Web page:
U-turn by DoJ in courting room query

Last month, here on dating.org.uk, we reported that dating site members who were, how shall we say, imaginative with the precise details of their online dating profile may be violating terms and conditions regarding internet misrepresentation guidelines.

There is a limited amount of tolerance permitted by dating site communities regarding acceptable levels of ‘artistic license’ when one crafts one’s dating site profile; indeed, results of many studies  have concluded that it is almost expected, to a certain degree, that new members will bend their profiles to specifically attract a particular member of the opposite (or same, depending upon the type of adult site you use) sex who has particularly taken their eye.

At one point, there were huge rumours that anyone found to be breaching the rules set out by membership sites – dating, social media, gambling, gaming – any online community that requires you to complete information about yourself and by clicking you confirm that you adhere to either the terms set out or that the information that you have entered is correct – would be liable to prosecution and brought to court.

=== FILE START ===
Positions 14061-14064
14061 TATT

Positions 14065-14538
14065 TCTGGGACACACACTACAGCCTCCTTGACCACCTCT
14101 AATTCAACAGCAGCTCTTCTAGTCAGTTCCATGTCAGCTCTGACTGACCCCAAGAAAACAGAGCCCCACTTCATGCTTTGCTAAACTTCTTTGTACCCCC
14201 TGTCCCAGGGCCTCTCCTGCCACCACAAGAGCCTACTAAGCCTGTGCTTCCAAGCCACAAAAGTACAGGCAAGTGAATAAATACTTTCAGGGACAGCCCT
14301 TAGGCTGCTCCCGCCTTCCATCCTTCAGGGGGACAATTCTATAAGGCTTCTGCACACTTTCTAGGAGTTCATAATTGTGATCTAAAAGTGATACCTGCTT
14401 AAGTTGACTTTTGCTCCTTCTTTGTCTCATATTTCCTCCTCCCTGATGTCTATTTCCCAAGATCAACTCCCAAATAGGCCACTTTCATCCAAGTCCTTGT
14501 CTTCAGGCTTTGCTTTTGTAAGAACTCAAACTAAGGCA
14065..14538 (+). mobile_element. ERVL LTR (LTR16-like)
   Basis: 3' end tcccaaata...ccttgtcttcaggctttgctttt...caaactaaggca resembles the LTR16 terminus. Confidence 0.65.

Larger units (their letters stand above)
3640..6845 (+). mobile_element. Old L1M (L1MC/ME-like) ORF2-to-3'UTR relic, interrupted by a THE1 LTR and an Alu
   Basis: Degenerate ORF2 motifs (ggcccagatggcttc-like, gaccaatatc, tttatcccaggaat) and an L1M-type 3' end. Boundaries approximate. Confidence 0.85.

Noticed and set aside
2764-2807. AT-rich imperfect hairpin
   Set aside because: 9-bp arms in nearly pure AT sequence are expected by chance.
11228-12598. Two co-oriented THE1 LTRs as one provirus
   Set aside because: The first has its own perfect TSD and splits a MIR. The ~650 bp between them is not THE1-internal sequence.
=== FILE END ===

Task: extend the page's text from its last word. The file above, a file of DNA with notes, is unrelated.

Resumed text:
However, it seems that common sense has prevailed and the Department of Justice, although conceding that purposefully entering untruths about yourself is directly contravening the Computer Fraud and Abuse Act, recognise the absolute volume of people who do fib a little on their dating site profile would never be able to be processed. Another misuse of computing, if the CFFA was to be followed to the letter of the law, is accessing a member community site other than from the one you own or signed up from; in other words, if you were to access your matchmaking site and Google+ from your work station PC, you are breaking the law. Again, although these instances are literally illegal, it is not what the legislation was created for.

Rather the law will remain in place to serve its original purpose. There are many documented cases where individuals have created false profiles to commit a crime, sometimes which has led to tragic consequences.

So, although it has ‘disavowed’ the law in a sense that dating site members will not be prosecuted for shaving off a few years or a few pounds, for genuine malicious cases or in the case of dating sites who are targeted by scammers who create multiple false accounts purely with the intent of grooming and later stealing from other community members who fall for their lies, it will remain a tool for the Department of Justice to bring these criminals to trial.